Hong Kong leader Carrie Lam said on Monday that an unofficial city-wide election conducted by the pro-democracy camp over the weekend might have violated new national security laws by "subverting state power". The weekend election drew more than 600,000 votes, in what democrats described as a symbolic protest vote against tough new laws imposed by Beijing on the freewheeling former British colony. The vote at around 250 polling stations was held to decide the strongest pro-democracy candidates to contest key Legislative Council elections in September.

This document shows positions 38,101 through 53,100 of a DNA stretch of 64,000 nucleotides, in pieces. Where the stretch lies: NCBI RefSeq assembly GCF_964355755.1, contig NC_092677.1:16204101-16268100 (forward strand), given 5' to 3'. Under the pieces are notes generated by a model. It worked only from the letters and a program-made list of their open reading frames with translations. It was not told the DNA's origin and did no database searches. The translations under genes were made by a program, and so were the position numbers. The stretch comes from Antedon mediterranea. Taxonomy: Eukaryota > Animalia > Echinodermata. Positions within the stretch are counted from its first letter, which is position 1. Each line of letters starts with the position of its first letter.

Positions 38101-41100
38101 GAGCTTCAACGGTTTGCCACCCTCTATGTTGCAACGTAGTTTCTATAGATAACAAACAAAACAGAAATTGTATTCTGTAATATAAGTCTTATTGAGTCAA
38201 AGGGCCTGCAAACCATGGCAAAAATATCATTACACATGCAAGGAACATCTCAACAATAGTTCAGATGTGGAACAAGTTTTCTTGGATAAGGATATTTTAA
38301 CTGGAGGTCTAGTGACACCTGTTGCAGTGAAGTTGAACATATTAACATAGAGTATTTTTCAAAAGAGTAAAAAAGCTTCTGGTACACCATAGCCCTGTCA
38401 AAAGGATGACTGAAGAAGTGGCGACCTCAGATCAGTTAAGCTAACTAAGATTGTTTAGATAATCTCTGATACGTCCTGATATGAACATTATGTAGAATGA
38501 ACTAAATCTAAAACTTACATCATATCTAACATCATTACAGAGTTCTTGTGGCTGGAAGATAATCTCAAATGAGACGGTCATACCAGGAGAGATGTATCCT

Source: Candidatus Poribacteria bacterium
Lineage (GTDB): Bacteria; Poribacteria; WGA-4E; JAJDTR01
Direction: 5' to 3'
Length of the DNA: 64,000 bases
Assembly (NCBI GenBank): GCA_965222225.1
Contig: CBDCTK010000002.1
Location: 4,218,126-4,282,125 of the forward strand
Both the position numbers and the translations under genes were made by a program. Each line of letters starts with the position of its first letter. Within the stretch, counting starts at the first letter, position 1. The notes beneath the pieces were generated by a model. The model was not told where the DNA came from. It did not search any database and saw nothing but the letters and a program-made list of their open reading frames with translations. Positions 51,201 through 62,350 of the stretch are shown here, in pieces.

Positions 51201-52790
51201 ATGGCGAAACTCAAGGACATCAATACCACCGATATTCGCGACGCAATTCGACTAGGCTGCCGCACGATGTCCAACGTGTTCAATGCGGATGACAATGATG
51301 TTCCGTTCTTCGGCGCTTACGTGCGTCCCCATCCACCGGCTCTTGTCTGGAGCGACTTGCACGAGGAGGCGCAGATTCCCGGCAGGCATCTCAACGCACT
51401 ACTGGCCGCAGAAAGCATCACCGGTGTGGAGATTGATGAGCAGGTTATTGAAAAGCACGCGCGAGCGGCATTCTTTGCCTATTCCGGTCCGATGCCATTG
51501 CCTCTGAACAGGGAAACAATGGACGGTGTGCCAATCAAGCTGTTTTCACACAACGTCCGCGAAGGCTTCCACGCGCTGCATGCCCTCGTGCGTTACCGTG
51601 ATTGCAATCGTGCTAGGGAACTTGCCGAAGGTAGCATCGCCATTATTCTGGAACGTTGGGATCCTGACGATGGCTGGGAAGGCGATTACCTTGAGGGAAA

KELOWNA, B.C. — British Columbia's health minister says several COVID-19 exposures in Kelowna serve as a reminder of the risks posed by private gatherings.Adrian Dix said during a news conference Monday that warnings of possible exposures at a restaurant, spin studio, bed and breakfast and resort are believed to stem from "private parties" at the hotels.Eight positive tests for the disease are linked to visits to downtown Kelowna and the city's waterfront between June 25 and July 9, said an email from Interior Health, the regional health authority."When people come together for private parties — in this case it was primarily people in their 20s and 30s — the risks are considerably higher," Dix said.The exposures follow the move to a new phase of reopening in B.C. that allows for tourism within the province. Although the accommodation industry was not ordered to close during the pandemic, many operators did so voluntarily but began welcoming guests again as part of the new phase.Infections in B.C. inched up on Monday as health officials announced 62 new cases since Friday.Two more people also died for a total of 189 deaths in B.C.The new figures bring the total number of confirmed cases in the province to 3,115, while 2,718 people have fully recovered from COVID-19.Interior Health also issued an isolation order for Krazy Cherry Fruit Co. in Oliver after two positive tests associated with the farm. Public health officials are monitoring the situation and placed restrictions on those living and working on the farm, the government said in a news release.The cases linked to Kelowna involved people who live in three regions of the province, including the Interior, Fraser and Vancouver Coastal Health regions, said Dix. He credited contact tracers with making the connections.He said the tourism industry has done a good job of creating safe environments for guests, but it's also up to guests to ensure they respect physical distancing guidelines and group size limitations."Whether it's a trip or a party at home, the same risks and the same rules apply," Dix said.If you're gathering with friends and family, you should consider the increased risk that indoor locations pose and determine how many people can maintain a safe distance accordingly, he said."We have got to live with COVID-19 for the next year so that means the responsibility is on all of us to understand the risks and understand our responsibilities to one another."Interior Health issued an exposure advisory for the resort and bed and breakfast on Friday and added the restaurant and spin studio in a statement on Sunday.Visitors to the Boyce Gyro Beach Lodge on July 1 or the Discovery Bay Resort from July 1 to July 5 were advised to self-isolate and monitor themselves closely for symptoms.The health authority is now urging visitors to Kelowna's Cactus Club restaurant on Water Street between July 3 and July 6, or the Pace Spin Studio on July 2, 4, 5, 7, 8 and 9 to self-monitor and get tested if COVID-19 symptoms appear.The B.C. Centre for Disease Control also warns that a case or cases were confirmed on an Air Canada flight from Kelowna to Vancouver on July 6, but Dix could not say if that warning was linked.Public health contact tracing is underway and the health authority said it's reaching out directly to anyone who has been exposed, where possible.Testing is recommended for anyone with novel coronavirus symptoms, including fever, cough, shortness of breath or difficulty breathing, or a loss of taste or smell, said Interior Health."Milder symptoms may include runny nose, fatigue, body aches ... diarrhea, headache, sore throat, vomiting and red eyes," it said in a statement.Anyone with even mild symptoms is urged to stay home and avoid travel.Efforts to slow the spread of COVID-19 include physical distancing, regular hand washing, not touching the face and avoiding gatherings of more than 50 people, the health authority said.— By Amy Smart and Beth Leighton in Vancouver.This report by The Canadian Press was first published July 13, 2020The Canadian Press